Monday, August 13, 2012

I’ve had this quote on my computer desktop for the past 6 months, and because I spend way too much time on my laptop, it’s engraved into my brain. It was my mantra when the going got tough, and believe me, the going got pretty darn tough. A simple but important reminder to ignore the noise, stay positive and just keep on truckin’ through all the roadblocks.

Getting to the start line on August 4th was a feat in itself. Injuries, appeals, coaching changes, politics, and a less than ideal time frame to get into race shape. Despite all this, I wasn’t headed to the Olympics just to participate and call myself an Olympian. I wanted to be on the podium. I was aware that my chances of accomplishing this were significantly lower after my difficult year, but it never lessened my desire to be the best. I lined up against 54 of the worlds fastest triathletes wanting to beat them, and believing that maybe I could. If I didn’t believe that it could happen, then there’s no way it was going to happen. (Yeah I know, it didn’t happen).

I had a fairly solid 8 weeks of training behind me and was feeling fit. My injury was gone and I was running more consistently than ever. What I didn’t anticipate was that the lack of race-specific experience would really hit me hard. I started the swim feeling good, thinking that I was in okay position, but after getting trampled at the first turn buoy there was a sea of girls in front of me. I didn’t lose hope, this has happened before in races that I’ve won, but it’s not a good feeling to know I’m not up where I need to be. I came out of the water well back of the leaders, got on my bike to chase and had no power in my legs. I worked with a few other girls to catch the pack in front of us, but we couldn't. I contemplated pulling out of the race several times on the bike and it felt like the longest ride I’ve ever done in my life. It’s a big mental challenge to stay in the game when you’re so far out of the game it’s not even funny. I came off the bike to a similar wobbly, powerless feeling, and stumbled my way around the first lap. I pulled off to our team doctor, crying that there was no way I could physically finish 3 more. He encouraged me pull myself together and finish if I could, I’d be more satisfied with crossing the line than not. So I ran 3 of the most painful, embarrassing laps ever, being lapped by the race that I was supposed to be a contender in, humiliated and screaming at myself inside. It was the Canada flags along the course, my family in the stands, and the roaring crowd that pulled me along to the finish line.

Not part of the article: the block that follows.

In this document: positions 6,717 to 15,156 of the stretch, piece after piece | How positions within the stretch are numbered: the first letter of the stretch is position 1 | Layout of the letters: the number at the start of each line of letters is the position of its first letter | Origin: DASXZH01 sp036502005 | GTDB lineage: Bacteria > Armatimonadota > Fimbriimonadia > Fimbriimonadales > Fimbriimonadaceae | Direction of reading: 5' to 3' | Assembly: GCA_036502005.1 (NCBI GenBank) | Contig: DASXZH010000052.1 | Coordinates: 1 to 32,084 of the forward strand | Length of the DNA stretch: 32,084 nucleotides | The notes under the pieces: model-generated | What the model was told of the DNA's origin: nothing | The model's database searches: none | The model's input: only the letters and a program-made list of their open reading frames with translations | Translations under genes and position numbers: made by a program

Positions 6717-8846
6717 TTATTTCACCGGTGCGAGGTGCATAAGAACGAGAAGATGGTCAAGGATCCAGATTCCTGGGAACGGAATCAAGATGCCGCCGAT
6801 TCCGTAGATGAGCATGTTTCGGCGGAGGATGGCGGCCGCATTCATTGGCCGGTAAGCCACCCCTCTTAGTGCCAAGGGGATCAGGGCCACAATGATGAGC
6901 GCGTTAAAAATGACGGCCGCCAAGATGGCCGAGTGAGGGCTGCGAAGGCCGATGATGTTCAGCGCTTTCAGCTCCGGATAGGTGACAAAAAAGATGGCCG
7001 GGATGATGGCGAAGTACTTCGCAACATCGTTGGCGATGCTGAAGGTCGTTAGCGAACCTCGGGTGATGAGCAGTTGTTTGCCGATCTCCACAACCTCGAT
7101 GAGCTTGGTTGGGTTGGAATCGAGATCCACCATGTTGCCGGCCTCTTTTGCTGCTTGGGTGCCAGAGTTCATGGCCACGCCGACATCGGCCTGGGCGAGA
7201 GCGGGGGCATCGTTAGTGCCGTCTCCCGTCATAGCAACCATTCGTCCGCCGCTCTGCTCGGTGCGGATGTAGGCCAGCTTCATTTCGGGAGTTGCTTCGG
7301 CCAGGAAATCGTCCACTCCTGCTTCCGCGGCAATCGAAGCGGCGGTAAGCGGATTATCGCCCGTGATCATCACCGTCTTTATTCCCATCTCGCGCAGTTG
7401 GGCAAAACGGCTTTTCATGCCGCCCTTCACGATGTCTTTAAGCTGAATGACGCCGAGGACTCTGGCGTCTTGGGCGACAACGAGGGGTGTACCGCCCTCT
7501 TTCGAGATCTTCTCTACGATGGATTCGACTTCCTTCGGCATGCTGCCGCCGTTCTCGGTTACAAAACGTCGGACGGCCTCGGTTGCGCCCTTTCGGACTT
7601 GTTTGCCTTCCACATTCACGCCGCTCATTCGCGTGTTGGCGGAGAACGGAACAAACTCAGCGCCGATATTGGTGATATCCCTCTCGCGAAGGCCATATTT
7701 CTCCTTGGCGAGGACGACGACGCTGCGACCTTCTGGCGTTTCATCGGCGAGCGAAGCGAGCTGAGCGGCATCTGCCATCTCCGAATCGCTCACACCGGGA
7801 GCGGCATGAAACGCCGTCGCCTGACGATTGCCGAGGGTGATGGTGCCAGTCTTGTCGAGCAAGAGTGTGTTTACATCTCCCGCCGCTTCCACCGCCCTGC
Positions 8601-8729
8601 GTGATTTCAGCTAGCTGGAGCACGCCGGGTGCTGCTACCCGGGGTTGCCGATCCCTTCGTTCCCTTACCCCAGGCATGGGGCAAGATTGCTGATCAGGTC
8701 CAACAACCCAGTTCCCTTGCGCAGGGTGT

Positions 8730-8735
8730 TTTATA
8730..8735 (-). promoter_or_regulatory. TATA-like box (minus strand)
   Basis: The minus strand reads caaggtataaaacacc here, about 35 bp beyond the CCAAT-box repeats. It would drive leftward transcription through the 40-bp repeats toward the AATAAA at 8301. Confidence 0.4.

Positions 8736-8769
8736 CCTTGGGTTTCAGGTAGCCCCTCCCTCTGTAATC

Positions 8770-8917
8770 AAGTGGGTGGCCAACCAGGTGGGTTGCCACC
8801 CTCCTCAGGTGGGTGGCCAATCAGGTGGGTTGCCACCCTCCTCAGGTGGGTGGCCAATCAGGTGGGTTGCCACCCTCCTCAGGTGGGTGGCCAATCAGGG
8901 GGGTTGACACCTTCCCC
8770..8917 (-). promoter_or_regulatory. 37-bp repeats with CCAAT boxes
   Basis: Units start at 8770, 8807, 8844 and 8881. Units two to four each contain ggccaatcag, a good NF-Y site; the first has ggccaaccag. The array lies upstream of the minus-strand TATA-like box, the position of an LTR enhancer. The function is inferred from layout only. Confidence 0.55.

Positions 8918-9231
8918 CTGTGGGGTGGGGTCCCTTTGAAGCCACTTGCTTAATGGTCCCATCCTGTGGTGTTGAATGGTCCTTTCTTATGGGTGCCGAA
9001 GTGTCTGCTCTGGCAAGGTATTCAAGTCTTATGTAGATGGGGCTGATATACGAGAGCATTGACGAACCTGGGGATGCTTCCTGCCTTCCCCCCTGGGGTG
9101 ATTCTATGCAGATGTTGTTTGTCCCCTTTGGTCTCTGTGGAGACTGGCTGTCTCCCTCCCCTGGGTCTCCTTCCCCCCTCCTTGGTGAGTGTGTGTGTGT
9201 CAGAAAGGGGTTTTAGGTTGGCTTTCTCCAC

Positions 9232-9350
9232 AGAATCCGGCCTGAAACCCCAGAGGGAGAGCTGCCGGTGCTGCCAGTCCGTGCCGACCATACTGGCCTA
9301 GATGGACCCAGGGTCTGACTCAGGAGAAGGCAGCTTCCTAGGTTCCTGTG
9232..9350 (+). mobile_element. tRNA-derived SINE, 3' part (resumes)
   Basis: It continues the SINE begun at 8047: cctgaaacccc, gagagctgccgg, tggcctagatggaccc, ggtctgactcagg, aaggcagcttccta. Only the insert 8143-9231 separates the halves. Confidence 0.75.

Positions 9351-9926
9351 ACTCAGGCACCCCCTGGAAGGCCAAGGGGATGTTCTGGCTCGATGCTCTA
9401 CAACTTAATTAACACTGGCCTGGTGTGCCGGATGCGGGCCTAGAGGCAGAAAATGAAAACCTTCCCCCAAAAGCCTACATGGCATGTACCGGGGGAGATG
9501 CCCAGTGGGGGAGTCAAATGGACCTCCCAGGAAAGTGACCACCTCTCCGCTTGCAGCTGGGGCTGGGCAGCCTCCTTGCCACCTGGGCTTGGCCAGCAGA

An enormous thank you to coach Jon Brown, physio Marilyn Adams, massage therapist Kim Ward and the one and only Simon Whitfield who were my amazing little team for the past few months. I couldn’t have got to the start line without the huge efforts from each of you. Thanks to Triathlon Canada and Own The Podium who made sure I had all the resources I needed to get to London. And finally thanks to my wonderful family and friends who came to London to support me. Check out this awesome crew!

The outpouring of support has been touching and overwhelming, and I appreciate it more than you know. My race aside, the Olympics were an incredible experience. I’m so inspired by our Canadian team. What a bunch of champions and I’m honoured to have been a part of it all.

I need to make some changes and I’m not entirely sure what the next few months have in store for me. I think I’ll keep that quote on my laptop for now. Never give up, finish what you start, and keep on believing.

Thanks a million to you all.